In August 2020, California gig workers walked away with a crucial victory in California Superior Court after Judge Ethan Schulman ruled that transportation network companies Uber and Lyft had failed to comply with California Assembly Bill 5 (AB 5). The ruling now triggers what might be a lengthy, expensive and contentious appellate process. Enforcement of the court’s preliminary injunction was stayed for 10 days for purposes of giving Uber and Lyft sufficient time to exercise that right. Uber said it would immediately appeal the decision. A Lyft spokesperson stated that the company would also file its appeal in short order.
In May of 2019, California, through Attorney General Xavier Becerra and the attorneys for various California municipalities brought an action seeking injunctive relief to enjoin Uber and Lyft from violating AB 5. They alleged that drivers for the companies had been misclassified as independent contractors when in fact, they should be employees under the bill. Historically, the drivers have not been eligible for Workers Compensation. The petition for the injunction was filed after AB 5 became law on January 1, 2020. California law generally provides that injunctive relief can be granted upon a showing of the following:
- There would be an inadequate remedy at law. Monetary compensation would not be a sufficient solution.
- There would be a serious risk of irreparable harm without an injunction.
- There is a showing of a likelihood that the plaintiff would prevail on the merits of the underlying case.
- The balance of hardships to the defendant if injunctive relief was granted against the harm to the plaintiff if it was denied favors the plaintiff.
The Superior Court ruling comes on the heels of legislation that was passed late in 2019 that operated to classify Uber and Lyft drivers as employees and not independent gig workers. The ruling essentially set California’s “ABC Test” in stone. California businesses must pass that three-part test in order to legally classify individuals as independent contractors. The three parts of that test follow:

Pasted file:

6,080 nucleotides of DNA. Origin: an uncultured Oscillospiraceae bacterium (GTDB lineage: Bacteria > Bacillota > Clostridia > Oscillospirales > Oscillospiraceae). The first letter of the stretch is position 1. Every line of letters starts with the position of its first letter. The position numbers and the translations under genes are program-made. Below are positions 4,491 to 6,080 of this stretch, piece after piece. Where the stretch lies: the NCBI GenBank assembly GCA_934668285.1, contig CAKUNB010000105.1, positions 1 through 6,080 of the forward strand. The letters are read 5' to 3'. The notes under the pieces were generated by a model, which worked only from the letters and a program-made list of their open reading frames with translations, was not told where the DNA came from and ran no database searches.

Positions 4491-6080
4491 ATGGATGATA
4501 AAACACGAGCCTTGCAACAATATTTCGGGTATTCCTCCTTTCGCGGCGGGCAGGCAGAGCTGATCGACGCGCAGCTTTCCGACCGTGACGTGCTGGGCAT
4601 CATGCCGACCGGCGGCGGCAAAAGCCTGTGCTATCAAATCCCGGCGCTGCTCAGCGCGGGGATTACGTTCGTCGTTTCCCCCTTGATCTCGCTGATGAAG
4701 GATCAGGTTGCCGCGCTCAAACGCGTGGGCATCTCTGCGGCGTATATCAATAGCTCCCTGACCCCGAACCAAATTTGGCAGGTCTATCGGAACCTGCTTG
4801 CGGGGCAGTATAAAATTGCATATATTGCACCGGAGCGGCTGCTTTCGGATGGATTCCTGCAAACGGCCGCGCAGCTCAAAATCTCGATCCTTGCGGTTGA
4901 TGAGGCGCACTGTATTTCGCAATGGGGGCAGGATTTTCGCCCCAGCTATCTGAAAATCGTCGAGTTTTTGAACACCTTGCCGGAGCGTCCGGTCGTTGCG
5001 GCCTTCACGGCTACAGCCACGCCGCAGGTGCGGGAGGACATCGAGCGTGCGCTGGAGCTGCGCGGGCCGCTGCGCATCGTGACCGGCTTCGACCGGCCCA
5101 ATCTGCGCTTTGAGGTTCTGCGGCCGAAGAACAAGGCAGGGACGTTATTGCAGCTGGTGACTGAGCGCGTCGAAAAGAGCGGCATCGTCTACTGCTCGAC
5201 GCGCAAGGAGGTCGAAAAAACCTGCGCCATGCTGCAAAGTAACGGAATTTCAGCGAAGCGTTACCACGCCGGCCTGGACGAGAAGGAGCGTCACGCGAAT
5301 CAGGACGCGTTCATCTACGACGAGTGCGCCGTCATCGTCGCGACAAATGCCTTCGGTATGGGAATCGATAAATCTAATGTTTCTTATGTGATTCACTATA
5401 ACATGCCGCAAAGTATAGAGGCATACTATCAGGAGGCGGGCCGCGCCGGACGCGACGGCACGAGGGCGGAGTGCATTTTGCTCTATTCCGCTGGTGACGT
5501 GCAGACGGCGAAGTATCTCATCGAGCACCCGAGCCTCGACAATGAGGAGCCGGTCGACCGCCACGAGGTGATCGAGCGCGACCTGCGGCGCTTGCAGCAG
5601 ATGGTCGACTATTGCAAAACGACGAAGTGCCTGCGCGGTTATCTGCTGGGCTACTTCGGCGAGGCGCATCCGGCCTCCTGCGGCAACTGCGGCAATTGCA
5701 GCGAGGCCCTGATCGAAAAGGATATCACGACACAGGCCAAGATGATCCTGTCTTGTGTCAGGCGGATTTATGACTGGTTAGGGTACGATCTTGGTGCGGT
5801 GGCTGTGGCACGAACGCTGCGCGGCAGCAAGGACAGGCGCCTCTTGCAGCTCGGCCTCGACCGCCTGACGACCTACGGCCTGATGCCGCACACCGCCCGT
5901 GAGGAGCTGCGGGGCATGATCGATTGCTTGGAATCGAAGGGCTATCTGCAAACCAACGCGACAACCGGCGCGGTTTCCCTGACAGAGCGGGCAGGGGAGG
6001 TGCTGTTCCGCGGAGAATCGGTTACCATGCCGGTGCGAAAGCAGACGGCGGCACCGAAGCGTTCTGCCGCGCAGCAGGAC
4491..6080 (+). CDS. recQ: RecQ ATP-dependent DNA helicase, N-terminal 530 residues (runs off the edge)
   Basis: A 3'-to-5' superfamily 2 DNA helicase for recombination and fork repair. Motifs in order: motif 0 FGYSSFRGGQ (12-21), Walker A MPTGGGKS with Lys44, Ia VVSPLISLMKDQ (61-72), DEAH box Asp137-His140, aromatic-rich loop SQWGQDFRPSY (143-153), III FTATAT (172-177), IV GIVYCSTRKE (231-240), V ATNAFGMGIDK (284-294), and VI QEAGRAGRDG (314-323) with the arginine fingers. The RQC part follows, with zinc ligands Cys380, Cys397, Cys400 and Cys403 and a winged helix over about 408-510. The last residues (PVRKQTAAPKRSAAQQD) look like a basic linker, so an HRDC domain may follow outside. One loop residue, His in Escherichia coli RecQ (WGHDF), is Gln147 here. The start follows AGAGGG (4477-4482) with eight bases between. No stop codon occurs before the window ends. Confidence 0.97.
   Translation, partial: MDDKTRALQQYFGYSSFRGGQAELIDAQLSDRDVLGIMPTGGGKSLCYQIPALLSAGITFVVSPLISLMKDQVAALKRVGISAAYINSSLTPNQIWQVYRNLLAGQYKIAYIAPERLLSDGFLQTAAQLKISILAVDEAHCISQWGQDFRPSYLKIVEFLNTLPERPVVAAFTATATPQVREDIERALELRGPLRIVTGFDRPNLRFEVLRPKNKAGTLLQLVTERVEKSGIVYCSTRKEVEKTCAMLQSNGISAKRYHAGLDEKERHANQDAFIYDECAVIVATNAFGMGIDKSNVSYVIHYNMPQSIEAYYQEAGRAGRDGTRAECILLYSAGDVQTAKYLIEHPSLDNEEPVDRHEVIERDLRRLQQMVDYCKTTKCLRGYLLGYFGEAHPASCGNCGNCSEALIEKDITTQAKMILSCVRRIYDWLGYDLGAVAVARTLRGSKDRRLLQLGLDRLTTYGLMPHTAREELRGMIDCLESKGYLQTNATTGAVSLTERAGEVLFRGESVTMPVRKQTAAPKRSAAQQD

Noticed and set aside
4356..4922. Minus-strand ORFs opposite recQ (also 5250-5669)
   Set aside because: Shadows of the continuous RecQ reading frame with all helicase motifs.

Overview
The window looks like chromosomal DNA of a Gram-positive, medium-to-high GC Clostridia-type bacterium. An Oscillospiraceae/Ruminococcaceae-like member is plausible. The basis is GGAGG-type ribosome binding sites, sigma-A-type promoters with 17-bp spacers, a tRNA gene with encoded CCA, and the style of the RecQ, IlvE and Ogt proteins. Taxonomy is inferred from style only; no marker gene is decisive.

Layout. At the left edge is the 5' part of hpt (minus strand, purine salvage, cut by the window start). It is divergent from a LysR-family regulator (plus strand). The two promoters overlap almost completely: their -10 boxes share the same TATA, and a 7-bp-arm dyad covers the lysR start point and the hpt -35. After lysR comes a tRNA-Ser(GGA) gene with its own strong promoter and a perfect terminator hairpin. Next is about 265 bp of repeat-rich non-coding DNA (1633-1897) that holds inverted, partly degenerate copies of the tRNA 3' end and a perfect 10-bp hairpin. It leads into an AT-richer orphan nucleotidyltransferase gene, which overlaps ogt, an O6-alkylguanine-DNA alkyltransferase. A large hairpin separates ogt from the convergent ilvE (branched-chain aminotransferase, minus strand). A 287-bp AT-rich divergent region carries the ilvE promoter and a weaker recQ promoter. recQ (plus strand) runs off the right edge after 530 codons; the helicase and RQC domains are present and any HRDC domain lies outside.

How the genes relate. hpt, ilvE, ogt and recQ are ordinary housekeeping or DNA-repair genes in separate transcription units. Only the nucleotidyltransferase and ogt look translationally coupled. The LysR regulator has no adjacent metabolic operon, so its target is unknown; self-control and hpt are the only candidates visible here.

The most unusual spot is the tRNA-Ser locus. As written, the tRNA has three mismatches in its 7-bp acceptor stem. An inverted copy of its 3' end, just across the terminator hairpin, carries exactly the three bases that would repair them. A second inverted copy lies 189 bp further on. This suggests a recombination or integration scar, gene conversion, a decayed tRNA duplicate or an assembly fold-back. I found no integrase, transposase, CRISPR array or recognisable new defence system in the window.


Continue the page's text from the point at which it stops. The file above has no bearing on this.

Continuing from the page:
- The worker must be free from the control and direction of the hiring business regarding the performance of the work, both under the contract for its performance and in fact.
- The worker must perform work that is outside the usual course of the hiring entity’s business.
- The worker is customarily engaged in an independently established trade, occupation, or business of the same nature as the work performed.
Both Uber and Lyft had argued that they were tech platforms that assisted customers with arranging for transportation services rather than in the nature of dispatch services. Central to their position was that drivers who associated with them were independent contractors rather than employees. The court found the allegation that drivers weren’t pivotal to their businesses unbelievable.
The two companies argued that requiring them to reclassify drivers as employees would be cost prohibitive, requiring them to fundamentally redefine their business models. Drivers who would otherwise work whenever they wanted to would be required to work scheduled hours in what had historically been a very flexible driving hours arrangement. Drivers were able to work whenever the wanted to by simply logging into their company’s app. Elected officials and labor unions argued that the business arrangement deprived drivers of established basic benefits like social security, workers’ compensation coverage, unemployment insurance or even overtime pay.
Judge Schulman stated that “drivers are central and not tangential to Uber and Lyft’s entire ride-hailing business.” He went on to remark that “Uber’s argument is a classic example of circular reasoning: because it regards itself as a technology company and considers only tech workers to be its ‘employees,’ anybody else is outside of the ordinary course of its business.”
A deluge of California lawsuits and court decisions have preceded the general election. Both Uber and Lyft have advocated in favor of a ballot measure that would effectively nullify AB5 by classifying their drivers along with other gig economy workers as independent contractors and exempt from AB 5. There is justified speculation that both Uber and Lyft will suspend California operations in California until after the November election. They’ve poured more than $110 million into their lobbying efforts. If a successful vote doesn’t prompt a resumption of operations, it’s likely that Uber and Lyft won’t be doing business in California again. Given the timing of it all, California voters might be closing the barn door after their legislature ran the horses out.